This blog provides commentary on interesting geological events occurring around the world in the context of my own work. This work is, broadly, geological fluid dynamics. The events that I highlight here are those that resonate with my professional life and ideas, and my goal is to interpret them in the context of ideas I've developed in my research. The blog does not represent any particular research agenda. It is written on a personal basis and does not seek to represent the University of Illinois, where I am a professor of geology and physics. Enjoy Geology in Motion! I would be glad to be alerted to geologic events of interest to post here! I hope that this blog can provide current event materials that will make geology come alive.

Banner image is by Ludie Cochrane..

Susan Kieffer can be contacted at s1kieffer at gmail.com

Friday, July 12, 2019


Arrow points approximately to our location!
In the early hours of this morning (2:51 a.m.), a M4.6 earthquake struck under the town of Monroe, east of Everett (red star).  We and many friends (black arrow), were awakened by shaking and rattling! I haven't been woken up by an earthquake in more than 50 years! We reported it to the USGS site where they gather data on how far the earthquake was felt; the map to the left compiled from such reports shows that the shaking intensity was V or less around Puget Sound.
    This was a deep earthquake--24.3 km.  A M3.5 aftershock occurred less than 2 minutes later at a depth of 30.1 km, within the crust of the North American plate. There have been no reports of injuries, and a few reports of cracks in foundations near the epicenter. The quake was not on the Cascadia subduction zone. The Nisqually earthquake of 2001 with M6.8 near Olympia was in the subduction zone and was within the Juan de Fuca plate.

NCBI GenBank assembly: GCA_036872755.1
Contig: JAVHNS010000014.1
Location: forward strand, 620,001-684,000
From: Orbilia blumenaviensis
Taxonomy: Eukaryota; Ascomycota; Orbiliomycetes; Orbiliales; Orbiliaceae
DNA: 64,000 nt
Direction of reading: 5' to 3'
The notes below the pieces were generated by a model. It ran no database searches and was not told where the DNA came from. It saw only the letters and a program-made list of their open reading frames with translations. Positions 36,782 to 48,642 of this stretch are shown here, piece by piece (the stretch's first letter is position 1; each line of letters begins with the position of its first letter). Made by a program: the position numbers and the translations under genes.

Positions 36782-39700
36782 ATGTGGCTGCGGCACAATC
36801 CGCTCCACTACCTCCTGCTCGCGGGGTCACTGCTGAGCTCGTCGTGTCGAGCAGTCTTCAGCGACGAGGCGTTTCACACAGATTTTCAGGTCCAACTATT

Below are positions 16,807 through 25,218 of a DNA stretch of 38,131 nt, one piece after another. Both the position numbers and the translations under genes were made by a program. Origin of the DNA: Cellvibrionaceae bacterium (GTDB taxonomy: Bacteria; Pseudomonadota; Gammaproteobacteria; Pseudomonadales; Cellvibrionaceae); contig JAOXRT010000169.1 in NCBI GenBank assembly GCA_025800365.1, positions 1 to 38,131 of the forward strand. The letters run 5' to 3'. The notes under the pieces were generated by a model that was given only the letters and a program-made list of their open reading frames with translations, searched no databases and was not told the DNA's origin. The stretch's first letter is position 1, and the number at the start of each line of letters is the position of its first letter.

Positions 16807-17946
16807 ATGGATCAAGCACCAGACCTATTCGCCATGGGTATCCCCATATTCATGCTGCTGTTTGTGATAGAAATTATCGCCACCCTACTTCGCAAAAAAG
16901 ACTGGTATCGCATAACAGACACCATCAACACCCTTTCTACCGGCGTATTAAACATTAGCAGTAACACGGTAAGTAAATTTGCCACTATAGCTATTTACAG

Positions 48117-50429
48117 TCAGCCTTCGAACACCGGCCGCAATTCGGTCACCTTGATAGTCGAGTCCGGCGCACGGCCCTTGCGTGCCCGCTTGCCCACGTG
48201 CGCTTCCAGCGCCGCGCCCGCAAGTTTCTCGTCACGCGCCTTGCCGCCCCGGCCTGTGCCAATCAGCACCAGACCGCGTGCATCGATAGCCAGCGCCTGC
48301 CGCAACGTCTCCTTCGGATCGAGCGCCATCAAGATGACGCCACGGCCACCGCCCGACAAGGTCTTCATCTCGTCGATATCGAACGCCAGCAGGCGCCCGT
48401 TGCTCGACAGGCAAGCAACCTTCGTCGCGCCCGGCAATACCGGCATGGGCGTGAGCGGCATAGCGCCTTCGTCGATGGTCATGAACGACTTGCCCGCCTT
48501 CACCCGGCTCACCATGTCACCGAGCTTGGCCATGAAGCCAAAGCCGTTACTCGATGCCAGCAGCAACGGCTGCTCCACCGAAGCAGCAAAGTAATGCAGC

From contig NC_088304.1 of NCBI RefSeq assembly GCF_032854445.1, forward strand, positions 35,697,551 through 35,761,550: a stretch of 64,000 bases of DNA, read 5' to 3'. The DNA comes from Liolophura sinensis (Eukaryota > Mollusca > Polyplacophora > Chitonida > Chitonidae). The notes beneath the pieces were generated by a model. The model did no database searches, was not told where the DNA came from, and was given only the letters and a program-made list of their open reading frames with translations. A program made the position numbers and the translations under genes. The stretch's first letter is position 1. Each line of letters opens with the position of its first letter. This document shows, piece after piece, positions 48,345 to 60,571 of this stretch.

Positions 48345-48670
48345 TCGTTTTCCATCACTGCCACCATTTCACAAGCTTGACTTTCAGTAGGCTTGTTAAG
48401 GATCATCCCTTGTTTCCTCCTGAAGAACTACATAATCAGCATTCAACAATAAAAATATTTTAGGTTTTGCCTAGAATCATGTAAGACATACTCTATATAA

There is an excellent summary of the types of earthquakes that occur in the Pacific Northwest here. As of 10:30 PDT this morning, there have been a number of small aftershocks.
      The nearest big fault is the South Whidbey Fault, which runs southeast from the Strait of Juan de Fuca toward Monroe (to the south of Monroe). The motion along this fault is strike-slip/reverse thrusting.  According to UW seismologist Bill Steele, it looks like the quake originated "from a cluster of faults running north-south from Duvall", that is, it was not along the South Whidbey Fault.  In 1996 a M5.4 earthquake near Duvall caused millions in damage, but that quake was shallower as well as stronger than this one. In a video on this King5 site, he explains that the motion was tensile, that is, the ground pulled apart. The Early Warning System gave 3-4 seconds warning in Seattle.